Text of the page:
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Union Pickets Santa Monica Hotel over Alleged Labor Abuses

Santa Monica Real Estate Company, Roque and MarkHarding Larmore Kutcher & Kozal, LLP  law firm
Harding, Larmore Kutcher & Kozal, LLP

Pacific Park, Santa Monica Pier

Santa Monica Convention and Visitors Bureau

By Jason Islas
Staff Writer

Editor's Note: An earlier version of this article stated that Doubletree workers are represented by UNITE HERE Local 11. Doubletree workers are not represented by the union. The article has been updated to reflect this information.

February 19, 2014 -- Workers from the Doubletree Suites Hotel in Santa Monica picketed Tuesday, claiming that management denied them legally-mandated breaks.

The workers and the regional hospitality workers' union, UNITE HERE Local 11, were joined by a handful of community members, including several City Council members and two Planning Commissioners.

“I strongly believe in respecting the rights and dignity of workers in our city so it was important to me to show my support for the employees of the Doubletree and to demonstrate to management that our community has grave concerns about the allegations of violations of labor laws,” said Councilmember Ted Winterer, who joined the demonstration Tuesday.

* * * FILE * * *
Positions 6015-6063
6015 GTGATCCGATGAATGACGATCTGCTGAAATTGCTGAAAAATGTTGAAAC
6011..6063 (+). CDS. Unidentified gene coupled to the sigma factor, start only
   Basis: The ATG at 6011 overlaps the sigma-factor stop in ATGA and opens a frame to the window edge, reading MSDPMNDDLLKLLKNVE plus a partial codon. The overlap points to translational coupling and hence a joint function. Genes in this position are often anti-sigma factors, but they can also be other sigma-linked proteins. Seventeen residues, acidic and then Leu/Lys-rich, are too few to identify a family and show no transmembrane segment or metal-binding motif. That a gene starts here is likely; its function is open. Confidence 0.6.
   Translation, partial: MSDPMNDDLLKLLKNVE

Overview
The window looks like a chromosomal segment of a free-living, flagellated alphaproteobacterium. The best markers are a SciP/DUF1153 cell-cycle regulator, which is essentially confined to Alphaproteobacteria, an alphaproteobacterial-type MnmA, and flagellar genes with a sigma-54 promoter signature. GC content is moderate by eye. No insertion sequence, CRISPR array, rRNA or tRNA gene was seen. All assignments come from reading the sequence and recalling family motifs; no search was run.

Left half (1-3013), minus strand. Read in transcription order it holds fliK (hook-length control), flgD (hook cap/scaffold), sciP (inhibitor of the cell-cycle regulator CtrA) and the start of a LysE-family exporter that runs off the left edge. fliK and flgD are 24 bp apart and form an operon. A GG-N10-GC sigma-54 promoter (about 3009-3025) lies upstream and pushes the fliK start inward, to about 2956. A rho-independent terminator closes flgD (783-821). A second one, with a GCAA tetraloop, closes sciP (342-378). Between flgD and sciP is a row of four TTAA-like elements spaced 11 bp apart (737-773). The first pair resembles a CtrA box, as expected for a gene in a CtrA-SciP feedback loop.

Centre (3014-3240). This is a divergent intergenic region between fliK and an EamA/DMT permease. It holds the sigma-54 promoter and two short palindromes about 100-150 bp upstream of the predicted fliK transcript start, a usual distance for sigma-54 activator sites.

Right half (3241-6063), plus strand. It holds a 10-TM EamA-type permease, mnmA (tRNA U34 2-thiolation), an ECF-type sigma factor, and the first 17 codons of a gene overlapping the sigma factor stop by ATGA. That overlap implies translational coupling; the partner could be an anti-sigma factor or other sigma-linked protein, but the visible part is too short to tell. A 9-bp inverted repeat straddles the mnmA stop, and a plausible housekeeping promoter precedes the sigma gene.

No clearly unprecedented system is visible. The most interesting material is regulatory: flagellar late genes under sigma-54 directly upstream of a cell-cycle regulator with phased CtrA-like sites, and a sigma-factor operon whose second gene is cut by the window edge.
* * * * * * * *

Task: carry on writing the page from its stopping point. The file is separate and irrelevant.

The hotel workers also officially filed a complaint Tuesday with the California State Division of Labor Standards Enforcement, alleging that Doubletree management has been overloading employees with work, causing them to miss their 10-minute breaks.

The Doubletree did not return a request for comment.

“If the allegations I heard directly from workers of denied breaks and refusal to pay earned overtime are true, in violation of state law, the City’s response may parallel our actions in other wage theft cases,” said Councilmember Kevin McKeown, who was at Tuesday’s protest.

Councilmembers Gleam Davis and Tony Vazquez also participated in the demonstration.

“We have succeeded in gaining past wages that were due to workers, and in imposing penalties on the managers and supervisors who refused fair payment,” he said.

McKeown was referring specifically to a recent joint investigation by the City, the California Labor Commissioner's Office, and the U.S. Department of Labor that revealed Wilshire West Car Wash had been denying its employees lunch breaks, among other things. (“Santa Monica Car Wash to Pay for Labor Violations,” November 14, 2013)

After pleading “no contest,” Wilshire West was ordered to pay $656,000 in restitution.

McKeown said he would help facilitate the investigation.

“The workers gave some written documentation of the violations they claim to the Doubletree General Manager this afternoon,” he said. “As soon as I can get copies, I will forward them to the City Attorney’s office.”

If the workers’ claims are proven, Doubletree could face fines.

“According to the law, for every day that a 10-minute break is missed, the worker is entitled to one hour of back pay from the employer,” UNITE HERE representatives said.

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